For the purposes of the Australian Auditing Standards, the following terms have the meanings attributed below:
Audit sampling (sampling) means the application of audit procedures to less than 100% of items within a population of audit relevance such that all sampling units have a chance of selection in order to provide the auditor with a reasonable basis on which to draw conclusions about the entire population.
Population means the entire set of data from which a sample is selected and about which the auditor wishes to draw conclusions.
Sampling risk means the risk that the auditor’s conclusion based on a sample may be different from the conclusion if the entire population were subjected to the same audit procedure. Sampling risk can lead to two types of erroneous conclusions:
- In the case of a test of controls, that controls are more effective than they actually are, or in the case of a test of details, that a material misstatement does not exist when in fact it does. The auditor is primarily concerned with this type of erroneous conclusion because it affects audit effectiveness and is more likely to lead to an inappropriate audit opinion.
- In the case of a test of controls, that controls are less effective than they actually are, or in the case of a test of details, that a material misstatement exists when in fact it does not. This type of erroneous conclusion affects audit efficiency as it would usually lead to additional work to establish that initial conclusions were incorrect.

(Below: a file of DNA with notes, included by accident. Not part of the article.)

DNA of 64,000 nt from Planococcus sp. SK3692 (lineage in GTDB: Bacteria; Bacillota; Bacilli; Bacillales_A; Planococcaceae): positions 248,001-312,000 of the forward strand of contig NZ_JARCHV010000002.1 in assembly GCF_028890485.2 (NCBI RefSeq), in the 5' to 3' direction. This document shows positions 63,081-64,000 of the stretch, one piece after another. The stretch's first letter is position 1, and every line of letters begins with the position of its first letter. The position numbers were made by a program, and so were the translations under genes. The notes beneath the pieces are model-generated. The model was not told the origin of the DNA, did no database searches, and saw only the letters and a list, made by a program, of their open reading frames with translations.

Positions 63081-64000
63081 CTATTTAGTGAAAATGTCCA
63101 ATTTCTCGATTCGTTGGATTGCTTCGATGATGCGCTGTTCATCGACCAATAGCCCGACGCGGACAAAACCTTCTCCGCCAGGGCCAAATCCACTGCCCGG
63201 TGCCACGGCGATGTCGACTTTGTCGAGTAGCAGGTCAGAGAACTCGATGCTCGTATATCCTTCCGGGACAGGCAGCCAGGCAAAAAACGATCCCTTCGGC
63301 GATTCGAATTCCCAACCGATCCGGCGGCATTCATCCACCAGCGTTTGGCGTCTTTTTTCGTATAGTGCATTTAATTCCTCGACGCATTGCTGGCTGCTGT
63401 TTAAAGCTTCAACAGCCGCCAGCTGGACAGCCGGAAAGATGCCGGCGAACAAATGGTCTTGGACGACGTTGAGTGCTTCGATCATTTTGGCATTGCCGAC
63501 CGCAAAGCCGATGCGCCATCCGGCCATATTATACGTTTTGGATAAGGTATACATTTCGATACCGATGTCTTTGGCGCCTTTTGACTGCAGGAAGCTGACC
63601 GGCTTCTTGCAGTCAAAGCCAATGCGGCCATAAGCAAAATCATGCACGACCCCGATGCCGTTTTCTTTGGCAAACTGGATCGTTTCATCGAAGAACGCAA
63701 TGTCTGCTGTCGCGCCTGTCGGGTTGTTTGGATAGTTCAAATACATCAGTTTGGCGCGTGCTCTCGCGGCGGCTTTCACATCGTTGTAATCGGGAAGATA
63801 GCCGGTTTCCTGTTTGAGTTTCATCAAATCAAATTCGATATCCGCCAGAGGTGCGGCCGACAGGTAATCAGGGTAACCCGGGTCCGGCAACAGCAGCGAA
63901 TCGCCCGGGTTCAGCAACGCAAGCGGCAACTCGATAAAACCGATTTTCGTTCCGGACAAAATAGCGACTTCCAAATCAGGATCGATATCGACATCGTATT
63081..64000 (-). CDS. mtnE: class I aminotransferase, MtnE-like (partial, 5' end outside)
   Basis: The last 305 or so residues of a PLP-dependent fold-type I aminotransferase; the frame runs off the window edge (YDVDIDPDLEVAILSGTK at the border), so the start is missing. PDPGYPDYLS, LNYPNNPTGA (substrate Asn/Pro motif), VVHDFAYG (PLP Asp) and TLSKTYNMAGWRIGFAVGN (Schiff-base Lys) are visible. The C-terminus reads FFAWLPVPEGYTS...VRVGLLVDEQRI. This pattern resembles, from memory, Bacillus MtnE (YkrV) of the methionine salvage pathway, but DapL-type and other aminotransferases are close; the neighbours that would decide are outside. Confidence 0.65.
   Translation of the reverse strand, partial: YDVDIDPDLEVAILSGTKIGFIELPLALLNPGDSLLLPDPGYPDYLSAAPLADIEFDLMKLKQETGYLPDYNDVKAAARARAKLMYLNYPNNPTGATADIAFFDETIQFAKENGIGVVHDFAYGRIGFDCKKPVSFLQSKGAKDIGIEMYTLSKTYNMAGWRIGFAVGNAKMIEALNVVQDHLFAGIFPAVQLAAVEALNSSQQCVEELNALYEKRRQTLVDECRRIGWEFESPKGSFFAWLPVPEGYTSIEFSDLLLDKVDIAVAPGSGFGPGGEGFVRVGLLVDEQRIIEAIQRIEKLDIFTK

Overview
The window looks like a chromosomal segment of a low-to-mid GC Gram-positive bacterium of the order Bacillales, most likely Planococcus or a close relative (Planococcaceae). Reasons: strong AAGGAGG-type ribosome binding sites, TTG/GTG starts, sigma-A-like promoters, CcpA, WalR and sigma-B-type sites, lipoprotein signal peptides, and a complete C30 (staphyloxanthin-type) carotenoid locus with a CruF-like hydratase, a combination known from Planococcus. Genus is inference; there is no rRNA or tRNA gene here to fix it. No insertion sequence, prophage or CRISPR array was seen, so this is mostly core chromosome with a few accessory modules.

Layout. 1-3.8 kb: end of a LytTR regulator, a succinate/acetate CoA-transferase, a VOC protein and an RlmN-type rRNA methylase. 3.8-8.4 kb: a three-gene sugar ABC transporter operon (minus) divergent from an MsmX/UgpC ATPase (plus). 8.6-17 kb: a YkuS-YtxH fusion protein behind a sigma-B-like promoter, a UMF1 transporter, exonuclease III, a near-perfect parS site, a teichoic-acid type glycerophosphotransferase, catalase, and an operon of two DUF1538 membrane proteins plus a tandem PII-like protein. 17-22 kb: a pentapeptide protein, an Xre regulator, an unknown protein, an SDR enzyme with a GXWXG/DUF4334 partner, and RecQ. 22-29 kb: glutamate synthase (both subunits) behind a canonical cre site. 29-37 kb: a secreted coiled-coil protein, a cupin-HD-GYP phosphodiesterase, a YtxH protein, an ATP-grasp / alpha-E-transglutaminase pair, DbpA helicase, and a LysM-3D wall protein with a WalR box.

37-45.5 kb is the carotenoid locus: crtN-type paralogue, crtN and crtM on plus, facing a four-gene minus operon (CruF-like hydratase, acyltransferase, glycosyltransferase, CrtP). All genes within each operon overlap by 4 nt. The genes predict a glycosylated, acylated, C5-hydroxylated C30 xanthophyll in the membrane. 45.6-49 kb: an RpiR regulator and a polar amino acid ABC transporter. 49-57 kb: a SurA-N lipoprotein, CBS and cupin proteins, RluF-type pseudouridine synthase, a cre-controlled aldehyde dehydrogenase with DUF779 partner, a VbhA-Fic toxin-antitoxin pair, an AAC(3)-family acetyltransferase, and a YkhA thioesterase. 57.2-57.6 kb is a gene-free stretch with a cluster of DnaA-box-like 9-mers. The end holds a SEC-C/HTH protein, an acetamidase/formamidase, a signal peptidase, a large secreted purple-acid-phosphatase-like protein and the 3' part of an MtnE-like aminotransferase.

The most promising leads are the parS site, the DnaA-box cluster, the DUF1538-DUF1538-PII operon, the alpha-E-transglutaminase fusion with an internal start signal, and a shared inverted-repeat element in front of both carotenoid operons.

Anomaly means a misstatement or deviation that is demonstrably not representative of misstatements or deviations in a population.
Statistical sampling means an approach to sampling that has the following characteristics:
A sampling approach that does not have characteristics (i) and (ii) is considered non-statistical sampling.
- Random selection of the sample items; and
- The use of probability theory to evaluate sample results, including measurement of sampling risk.
Stratification means the process of dividing a population into sub-populations, each of which is a group of sampling units which have similar characteristics (often monetary value).
Tolerable misstatement means a monetary amount set by the auditor in respect of which the auditor seeks to obtain an appropriate level of assurance that the monetary amount set by the auditor is not exceeded by the actual misstatement in the population. (Ref:
Tolerable rate of deviation means a rate of deviation from prescribed internal control procedures set by the auditor in respect of which the auditor seeks to obtain an appropriate level of assurance that the rate of deviation set by the auditor is not exceeded by the actual rate of deviation in the population.